This unknown hamlet shot into the limelight because of the dexterous craftsmen who produced musical instruments used by maestros of Carnatic music and also consummate percussionists.

Keeping craft alive A Kerala village has been making maddalam mridangam for 200 yrsChecking the tonal quality of instruments.
Features Craft Monday, March 26, 2018 - 18:23

Taking a detour from the customary tourist itinerary I embarked on a trip to Peruvemba, located 15 km from Palakkad. As I reached this nondescript hamlet, the resounding beats of maddalam and mridangam rent the air. Peruvemba is renowned for its leather-based musical instruments that have entranced music lovers the world over since time immemorial.

This unknown hamlet shot into the limelight because of the dexterous craftsmen who produced musical instruments used by maestros of Carnatic music and also consummate percussionists. These craftsmen, who live and work in and around Peruvemba, have been crafting musical instruments for their livelihood for over two centuries and at the same time preserving this ancient craft. Renowned musicians from different parts of the country visit Peruvemba to procure their prized instruments made by the members of the Kollan community.

Barrel shaped block of wood is hollowed out in a machine.

My first stop was at the house of K Manikandan who hails from a family that has been in this business of making maddalams for the past three generations. Themaddalam, a vital instrument is used in Kerala’s dance drama Kathakali and traditional percussion orchestra panchavadyam. Weighing around 20 kg, the heavy instrument is hung around the waist of the person playing it. The player stands all the while to perform.

“The maddalam is made from the wood of jackfruit tree. It is a complex process that starts with the selection of wood. The wood is dried for a month and then chiseled in a machine to make it hollow,” says Manikandan.

A paste is smeared at the centre of the mridangam.

The skin of buffaloes and cows are bought from the abattoirs. We also paid a visit to a place which resembled a tannery. Here the skin of cattle are washed, stretched and pegged to small poles on the ground to be dried in sunlight for weeks and to be scrubbed and smoothened later. The skin, purchased from a nearby town, needs to be dried for more than 48 hours. Cow skin is used in chenda, goat skin in mridangam and the thin skin of the cow’s intestine for the face of the edakka.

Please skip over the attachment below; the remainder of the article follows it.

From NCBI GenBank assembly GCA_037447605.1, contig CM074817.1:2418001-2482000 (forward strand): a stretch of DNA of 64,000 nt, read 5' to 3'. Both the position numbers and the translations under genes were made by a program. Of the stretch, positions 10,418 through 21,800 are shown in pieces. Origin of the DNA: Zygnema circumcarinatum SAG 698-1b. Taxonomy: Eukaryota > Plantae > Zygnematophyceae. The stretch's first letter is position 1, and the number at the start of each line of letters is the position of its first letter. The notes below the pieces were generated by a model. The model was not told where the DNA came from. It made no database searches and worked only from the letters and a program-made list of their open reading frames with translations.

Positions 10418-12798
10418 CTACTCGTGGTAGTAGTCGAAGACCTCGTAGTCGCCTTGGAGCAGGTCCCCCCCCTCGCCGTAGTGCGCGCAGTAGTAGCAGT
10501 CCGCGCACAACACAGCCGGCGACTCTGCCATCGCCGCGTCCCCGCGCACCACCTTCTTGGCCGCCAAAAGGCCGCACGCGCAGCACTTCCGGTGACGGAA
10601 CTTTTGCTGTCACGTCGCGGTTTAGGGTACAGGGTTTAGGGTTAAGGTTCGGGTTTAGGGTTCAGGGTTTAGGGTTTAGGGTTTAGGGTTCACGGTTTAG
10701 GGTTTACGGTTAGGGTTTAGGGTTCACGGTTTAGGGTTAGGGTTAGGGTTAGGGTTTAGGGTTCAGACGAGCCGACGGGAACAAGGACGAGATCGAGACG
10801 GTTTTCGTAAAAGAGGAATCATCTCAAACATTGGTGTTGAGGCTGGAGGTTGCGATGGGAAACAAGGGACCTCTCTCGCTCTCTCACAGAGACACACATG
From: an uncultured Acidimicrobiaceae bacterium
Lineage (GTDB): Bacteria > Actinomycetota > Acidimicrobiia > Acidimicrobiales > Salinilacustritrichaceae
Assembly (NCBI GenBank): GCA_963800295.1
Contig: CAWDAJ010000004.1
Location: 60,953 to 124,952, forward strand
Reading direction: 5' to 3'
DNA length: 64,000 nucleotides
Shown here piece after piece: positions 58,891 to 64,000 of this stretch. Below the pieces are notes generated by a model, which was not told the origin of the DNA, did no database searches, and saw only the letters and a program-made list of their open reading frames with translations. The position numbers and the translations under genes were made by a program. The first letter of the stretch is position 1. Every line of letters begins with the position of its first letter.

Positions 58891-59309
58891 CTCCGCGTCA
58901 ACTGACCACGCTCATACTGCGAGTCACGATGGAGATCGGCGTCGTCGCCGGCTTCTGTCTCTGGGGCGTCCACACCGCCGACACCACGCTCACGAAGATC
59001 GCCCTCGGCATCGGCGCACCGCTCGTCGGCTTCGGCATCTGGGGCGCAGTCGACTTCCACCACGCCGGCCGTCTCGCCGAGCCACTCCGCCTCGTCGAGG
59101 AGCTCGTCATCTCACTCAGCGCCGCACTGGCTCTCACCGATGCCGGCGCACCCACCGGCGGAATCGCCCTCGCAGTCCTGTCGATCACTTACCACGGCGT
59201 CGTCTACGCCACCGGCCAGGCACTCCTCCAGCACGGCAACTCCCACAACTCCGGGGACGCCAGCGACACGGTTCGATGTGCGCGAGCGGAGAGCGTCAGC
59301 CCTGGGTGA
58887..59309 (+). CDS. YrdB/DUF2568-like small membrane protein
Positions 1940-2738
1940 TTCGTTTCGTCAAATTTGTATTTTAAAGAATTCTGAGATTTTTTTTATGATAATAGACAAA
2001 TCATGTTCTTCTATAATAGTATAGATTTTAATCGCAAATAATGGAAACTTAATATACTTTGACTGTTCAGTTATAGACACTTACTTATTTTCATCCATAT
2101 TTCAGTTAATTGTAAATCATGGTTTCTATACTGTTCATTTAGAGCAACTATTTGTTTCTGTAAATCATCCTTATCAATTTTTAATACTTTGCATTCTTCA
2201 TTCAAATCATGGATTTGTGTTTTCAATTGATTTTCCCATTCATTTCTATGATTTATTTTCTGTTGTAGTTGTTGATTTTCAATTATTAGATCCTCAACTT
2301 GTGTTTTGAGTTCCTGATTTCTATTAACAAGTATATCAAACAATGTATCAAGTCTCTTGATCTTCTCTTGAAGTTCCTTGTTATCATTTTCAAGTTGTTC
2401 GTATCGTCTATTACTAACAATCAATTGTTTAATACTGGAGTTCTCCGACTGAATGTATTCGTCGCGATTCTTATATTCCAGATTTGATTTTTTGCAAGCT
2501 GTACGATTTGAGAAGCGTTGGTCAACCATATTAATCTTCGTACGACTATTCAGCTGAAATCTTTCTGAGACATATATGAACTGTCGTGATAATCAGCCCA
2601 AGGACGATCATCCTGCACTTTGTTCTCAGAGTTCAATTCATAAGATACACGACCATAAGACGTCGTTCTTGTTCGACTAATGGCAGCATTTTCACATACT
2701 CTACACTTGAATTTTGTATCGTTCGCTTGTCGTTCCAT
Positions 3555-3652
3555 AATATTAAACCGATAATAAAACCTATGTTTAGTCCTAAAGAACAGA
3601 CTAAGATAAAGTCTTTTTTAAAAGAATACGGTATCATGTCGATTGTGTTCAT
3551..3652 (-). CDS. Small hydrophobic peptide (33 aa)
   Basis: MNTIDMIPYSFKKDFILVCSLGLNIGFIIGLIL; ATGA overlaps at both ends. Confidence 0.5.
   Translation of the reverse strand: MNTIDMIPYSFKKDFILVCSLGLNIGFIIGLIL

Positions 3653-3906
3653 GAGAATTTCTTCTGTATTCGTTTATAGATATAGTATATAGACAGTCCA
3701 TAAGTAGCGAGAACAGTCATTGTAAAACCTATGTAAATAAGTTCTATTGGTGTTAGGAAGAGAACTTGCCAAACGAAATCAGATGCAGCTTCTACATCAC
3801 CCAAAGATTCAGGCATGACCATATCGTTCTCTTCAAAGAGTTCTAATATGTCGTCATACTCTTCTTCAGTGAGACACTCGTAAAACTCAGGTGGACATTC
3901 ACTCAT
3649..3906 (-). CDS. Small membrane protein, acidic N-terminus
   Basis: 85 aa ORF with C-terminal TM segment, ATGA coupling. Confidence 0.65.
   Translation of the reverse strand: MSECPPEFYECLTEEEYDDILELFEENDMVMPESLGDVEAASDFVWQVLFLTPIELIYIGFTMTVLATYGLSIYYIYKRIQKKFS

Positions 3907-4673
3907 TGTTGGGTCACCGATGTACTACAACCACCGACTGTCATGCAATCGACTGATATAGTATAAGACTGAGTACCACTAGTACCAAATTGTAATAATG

Skin of buffalo washed, stretched and pegged to small poles on the ground to be dried in sunlight.

The skin are further chopped into lengthy piece and tied to both ends of the instrument. The makers tie the central segment of the instrument with a cow skin supported by a buffalo skin. The two pieces are cut to cover the mouth of the hollow log and the rest is cut into long strap-like pieces that are used to tighten the cover. This is a vigorous process where they put a lot of effort with their arms and legs to get the right tension of the instrument. It has two sides of leather with different sounds on each side. The leather covering of the maddalam having a wider aperture is made out of a paste of black stone, cooked rice and kunnikuri, a special seed. It is applied to the centre of the left membrane which gives it a powerful resonating bass sound. I watched him scrubbing buffalo skin while the other applied black paste on the leather covering one side of the maddalam and tapped to test the tone.

Skins are fastened to the mridangam.

While the cultural sphere of the state is vibrant with rhythmic ensembles and percussion artists, the traditional craftsmen who slog round the year to make the instruments ready for performance before every festival season, go unhonoured and unsung. The mammoth efforts of  instrument makers go unnoticed. Sadly, they do not make enough money to eke out a decent living. They are on the verge of extinction as there is no governmental support for them. Even the demand for pension for ailing artists has fallen on deaf ears.

A maddalam keept out to dry.

Another problem plaguing them is the frequent unseasonal showers which affect the drying of animal skin. This can adversely impact the tonal quality of the instruments’ lifespan. “Another serious concern is that earlier cattle were allowed to graze. Now they are bred in sheds and given cattle feed. Lack of movements and exercise lead to heavy fat deposits just like cholesterol in human beings,” says Manikandan.

Making of Maddalam work in progress.

Repair work of mridangam.

The skin of the cattle in Kerala normally has more fat content than that of those brought from other states. If there is more fat content on the skin of the cattle, it cannot be sun tanned easily and the tone of the instrument would be affected. There has been a scarcity of good quality cattle skin in the state after the Centre brought in some restrictions on the sale and slaughter of cattle.

Mridangams for sale.

The only saving grace is that to preserve this great traditional craft the Thukal Vadyopakarna Nirmana Sangam was formed in 2007 with 60 members from several families engaged in this instrument making craft. To save this traditional craft from extinction National Bank for Agriculture and Rural Development (NABARD) has implemented a cluster development project in association with Vision India Charitable Trust to provide modern technical support and marketing of the products.

All photographs by Susheela Nair.

Susheela Nair is a Food, Travel, Lifestyle Writer and Photographer contributing content, articles and pictures on food, travel, lifestyle, photography, environment, and ecotourism to several reputed national publications. Her writings constitute a wide spectrum which also includes travel portals & guide books, brochures and coffee table books.

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